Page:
As a product of the fantasy generation, my calendar is divided up into two distinct seasons. March through August is devoted completely, 100 percent to rotisserie baseball. The early part of September can be a little confusing, with the start of the football and the end of the (fantasy) baseball season coinciding, but by the middle of the month, my full attention has been hijacked by the crazed beasts of the gridiron, and is typically held hostage through the end of the year.
That leaves a two-month window between January and February for me to relax, read a book or two, and spend some much-needed quality time with the wife. Yeah, right. And let my competition get a two-month head start on their prep work? I don’t think so. Shunning evenings on the couch watching Boardwalk Empire for evenings in front of the computer studying xFIP is how trophies are hoisted and bragging rights are earned.
There are plenty of ways to get wet, but in this space, I want to specifically use the Oliver projections in the THT Forecasts as our springboard into the fantasy world. If you’re unfamiliar with Oliver, creator Brian Cartwright has a must-read article explaining all the intricacies. Put in ultra-simplistic terms, it’s a full-featured player projection system that uses a weighted mean of the previous three seasons, adjusted for age and park factor, and regressed to the mean.
Oliver’s predictions shouldn’t be viewed as the gospel truth, but rather as a tool by which to judge, compare, and dissect particular players and their fantasy prospects for the upcoming season. Consider this initial offering a dipping of the toe into the batter pool. Next week we’ll get in up to our waist in pitchers, and the week after, we’ll jump headfirst into the deep end. For now, though, here’s a player at each position whose Oliver projection randomly caught my eye upon first glance.
One last note: I’ve used Tom Tango’s formula of HR + SB + (H -.27*AB) + R/3 + RBI/3 to assign a position rank based on Oliver’s projections. It’s a widely-used, effective gauge of 5×5 value, and when applied to Oliver, shows a big-picture view of who the computer likes and who it doesn’t.
2009: .287 AVG/35 R/9 HR/43 RBI (385 PA)
2010: .249 AVG/37 R/11 HR/55 RBI (502 PA)
2011 Oliver: .266 AVG/62 R/16 HR/66 RBI (543 PA)
When Wieters was called up in 2009, he was supposed to be an MLB-ready backstop with good pop and a guaranteed .300 average in his back pocket. Instead, he’s struggled to keep his average above .250, and the power has failed to befit a man once hyped as “God in Cleats.” Perhaps “Kurt Suzuki in an Orioles Uniform” would have been a more appropriate moniker.
Oliver Thinks…the Suzuki comparison is spot on. According to the Tango formula, Oliver values Wieters as the 9th-ranked catcher, right behind the balanced, but unspectacular, Suzuki. Even with an anticipated power increase, Wieters won’t fulfill expectation until the BA migrates north of .280, at the very least.
I Think…a full explosion is still possible, but mainly because I just spent an inordinate amount of time re-familiarizing myself with Wieters’ drool-worthy minor league numbers (32 HR/.343 AVG in 578 AB). He made some positive strides last year, walking a bit more, striking out less, and improving his overall contact rate by 5.2 percent. He even decreased his Swinging Strike percentage (SwStr%) to 7.2, a big drop from the 10.5 number he posted in ’09.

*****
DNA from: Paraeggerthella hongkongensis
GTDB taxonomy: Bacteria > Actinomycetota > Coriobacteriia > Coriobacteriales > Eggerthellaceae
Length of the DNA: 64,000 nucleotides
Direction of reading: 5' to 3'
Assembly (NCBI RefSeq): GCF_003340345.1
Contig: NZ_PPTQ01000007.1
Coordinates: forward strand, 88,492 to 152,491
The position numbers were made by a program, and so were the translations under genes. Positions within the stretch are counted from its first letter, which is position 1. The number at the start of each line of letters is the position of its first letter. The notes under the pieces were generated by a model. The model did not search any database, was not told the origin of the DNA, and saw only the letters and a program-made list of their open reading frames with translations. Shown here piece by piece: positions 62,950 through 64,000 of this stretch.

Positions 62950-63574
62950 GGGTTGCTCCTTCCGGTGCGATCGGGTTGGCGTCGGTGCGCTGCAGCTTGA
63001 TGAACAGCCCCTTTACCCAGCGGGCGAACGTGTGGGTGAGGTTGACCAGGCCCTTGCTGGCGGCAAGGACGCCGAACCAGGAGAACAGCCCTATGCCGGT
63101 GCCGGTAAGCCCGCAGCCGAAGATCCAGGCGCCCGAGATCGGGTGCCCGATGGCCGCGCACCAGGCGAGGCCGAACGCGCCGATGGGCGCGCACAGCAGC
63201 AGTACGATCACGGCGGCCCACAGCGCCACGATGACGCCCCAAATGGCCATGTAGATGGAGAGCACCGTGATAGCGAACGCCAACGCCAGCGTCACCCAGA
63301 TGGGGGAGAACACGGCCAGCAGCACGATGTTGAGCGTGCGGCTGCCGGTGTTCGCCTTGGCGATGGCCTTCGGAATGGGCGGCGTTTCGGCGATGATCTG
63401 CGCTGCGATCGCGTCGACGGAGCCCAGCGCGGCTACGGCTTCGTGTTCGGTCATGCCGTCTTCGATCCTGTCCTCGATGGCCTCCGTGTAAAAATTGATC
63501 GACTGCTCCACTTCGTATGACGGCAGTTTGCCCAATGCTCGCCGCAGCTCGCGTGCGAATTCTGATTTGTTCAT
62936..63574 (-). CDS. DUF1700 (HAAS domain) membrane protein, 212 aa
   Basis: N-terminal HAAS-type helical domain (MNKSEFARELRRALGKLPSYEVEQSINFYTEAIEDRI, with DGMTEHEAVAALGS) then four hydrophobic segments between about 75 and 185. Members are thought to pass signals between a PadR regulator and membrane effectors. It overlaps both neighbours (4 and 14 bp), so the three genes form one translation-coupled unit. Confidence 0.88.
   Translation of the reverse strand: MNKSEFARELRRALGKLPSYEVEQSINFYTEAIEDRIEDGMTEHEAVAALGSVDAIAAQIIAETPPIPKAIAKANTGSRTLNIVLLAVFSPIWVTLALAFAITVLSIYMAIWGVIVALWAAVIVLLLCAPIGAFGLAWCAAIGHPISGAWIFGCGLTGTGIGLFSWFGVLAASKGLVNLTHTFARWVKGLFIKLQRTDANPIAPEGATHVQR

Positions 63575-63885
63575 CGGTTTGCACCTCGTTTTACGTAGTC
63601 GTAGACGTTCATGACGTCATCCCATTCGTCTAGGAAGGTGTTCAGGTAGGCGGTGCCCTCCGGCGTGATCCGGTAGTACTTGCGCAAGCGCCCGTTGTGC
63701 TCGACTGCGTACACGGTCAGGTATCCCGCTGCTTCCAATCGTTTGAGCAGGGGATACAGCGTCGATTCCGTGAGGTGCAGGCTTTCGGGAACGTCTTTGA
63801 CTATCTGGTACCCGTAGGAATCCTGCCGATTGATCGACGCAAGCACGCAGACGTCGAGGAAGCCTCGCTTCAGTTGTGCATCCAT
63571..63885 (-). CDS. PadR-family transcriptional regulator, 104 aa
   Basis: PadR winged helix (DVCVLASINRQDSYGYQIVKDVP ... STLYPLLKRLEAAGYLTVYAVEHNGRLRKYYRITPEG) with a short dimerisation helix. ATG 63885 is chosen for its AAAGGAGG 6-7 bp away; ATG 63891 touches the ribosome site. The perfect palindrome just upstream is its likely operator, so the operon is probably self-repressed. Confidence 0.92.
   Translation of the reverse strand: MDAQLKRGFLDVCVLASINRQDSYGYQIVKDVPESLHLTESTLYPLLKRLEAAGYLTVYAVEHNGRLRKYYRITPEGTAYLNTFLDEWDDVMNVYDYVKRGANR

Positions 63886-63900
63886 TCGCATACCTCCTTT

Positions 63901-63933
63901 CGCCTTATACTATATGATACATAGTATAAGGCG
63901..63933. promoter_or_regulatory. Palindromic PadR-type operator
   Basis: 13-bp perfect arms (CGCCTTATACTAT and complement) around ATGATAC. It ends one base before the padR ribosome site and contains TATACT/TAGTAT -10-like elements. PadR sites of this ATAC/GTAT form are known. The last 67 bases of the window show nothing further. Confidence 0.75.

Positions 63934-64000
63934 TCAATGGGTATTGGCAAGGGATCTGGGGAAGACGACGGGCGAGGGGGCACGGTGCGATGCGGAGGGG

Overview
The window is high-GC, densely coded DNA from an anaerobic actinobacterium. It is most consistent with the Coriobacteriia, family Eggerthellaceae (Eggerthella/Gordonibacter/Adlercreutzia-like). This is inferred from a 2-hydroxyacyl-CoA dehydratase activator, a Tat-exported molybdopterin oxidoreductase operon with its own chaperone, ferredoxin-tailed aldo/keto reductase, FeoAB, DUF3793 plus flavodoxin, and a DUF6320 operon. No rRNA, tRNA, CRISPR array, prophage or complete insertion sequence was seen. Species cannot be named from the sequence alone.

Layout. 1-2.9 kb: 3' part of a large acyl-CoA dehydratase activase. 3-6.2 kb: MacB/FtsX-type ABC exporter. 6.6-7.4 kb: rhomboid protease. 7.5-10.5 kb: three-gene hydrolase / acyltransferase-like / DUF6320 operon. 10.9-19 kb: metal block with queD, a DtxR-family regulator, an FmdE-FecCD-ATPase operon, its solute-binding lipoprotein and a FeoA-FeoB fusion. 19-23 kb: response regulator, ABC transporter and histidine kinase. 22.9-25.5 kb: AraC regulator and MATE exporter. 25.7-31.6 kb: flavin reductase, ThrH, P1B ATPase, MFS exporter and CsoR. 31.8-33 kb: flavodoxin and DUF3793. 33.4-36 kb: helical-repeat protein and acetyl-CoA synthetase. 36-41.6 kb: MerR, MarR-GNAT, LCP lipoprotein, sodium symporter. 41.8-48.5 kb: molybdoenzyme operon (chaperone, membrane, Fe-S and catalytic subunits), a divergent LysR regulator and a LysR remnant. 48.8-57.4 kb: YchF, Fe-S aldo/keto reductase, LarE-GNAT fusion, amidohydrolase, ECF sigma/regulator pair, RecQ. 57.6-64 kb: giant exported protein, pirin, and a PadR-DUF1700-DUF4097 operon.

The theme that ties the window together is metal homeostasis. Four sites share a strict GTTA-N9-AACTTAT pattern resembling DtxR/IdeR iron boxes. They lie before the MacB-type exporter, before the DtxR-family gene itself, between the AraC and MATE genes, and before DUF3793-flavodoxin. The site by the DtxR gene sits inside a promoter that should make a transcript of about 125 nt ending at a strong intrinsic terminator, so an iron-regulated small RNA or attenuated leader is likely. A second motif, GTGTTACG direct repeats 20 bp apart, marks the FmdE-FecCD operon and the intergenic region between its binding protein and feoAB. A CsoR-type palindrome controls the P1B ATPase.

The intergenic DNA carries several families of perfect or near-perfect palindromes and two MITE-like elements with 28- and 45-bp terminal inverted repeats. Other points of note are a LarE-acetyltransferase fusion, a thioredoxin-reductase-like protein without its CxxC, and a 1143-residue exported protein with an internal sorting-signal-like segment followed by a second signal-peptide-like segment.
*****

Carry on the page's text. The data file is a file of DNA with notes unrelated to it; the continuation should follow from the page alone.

The gains, though, failed to show up in his end numbers, primarily due to a BABIP that plummeted nearly 70 points, from .356 in ’09 to .287 in ’10. Assuming the BABIP normalizes somewhere between the two and he continues to make small strides in his approach, the Oliver line seems like a reasonable floor to pencil in for Wieters.
2009: .306 AVG/86 R/34 HR/108 RBI (622 PA)
2010: .290 AVG/29 R/11 HR/38 RBI (211 PA)
2011 Oliver: .292 AVG/59 R/22HR/73 RBI (446 PA)
After a remarkably consistent 2009 season that saw him exceed nearly every expectation, Morales followed it up in 2010 by doing something at the plate no player in recent memory has been able to accomplish – though to be fair, not many have attempted to fracture their fibula while celebrating a game-winning grand slam.
Oliver Thinks…the Baseball Gods have it in for Morales. Taking into account his injury-shortened year and the lone full season of MLB production on his resume, Oliver projects him at only 446 plate appearances (407 AB), predictably stifling his counting numbers, and placing him just outside the top 15 at the position.
I Think…based on the data, it’s understandable why Oliver is concerned about durability, but considering the freakish nature of last year’s injury and the lack of past ailments, the worry seems unwarranted in this specific case. Last year, albeit in only two months of action, Morales showed no signs that his 2009 season was a fluke, and if you extrapolate the projections out to 500 AB, you’ll see Oliver agrees, showing 27 HR, 91 RBI, and 73 runs. That kind of production would sandwich him firmly between Justin Morneau and Kevin Youkilis in the rankings, which seems just about perfect.
2009: .243 AVG/84 R/31 HR/90 RBI (668 PA)
2010: .287 AVG/100 R/33 HR/105 RBI (674 PA)
2011 Oliver: .266 AVG/81 R/32 HR/97 RBI (619 PA)
Uggla has four straight 30-homer seasons, and, despite hitting in the middle of mostly mediocre Marlins lineups, he’s never driven in fewer than 88 runs in his career. At a second base position light on depth, and even lighter in power production, Uggla’s consistent bopping looks extremely appealing.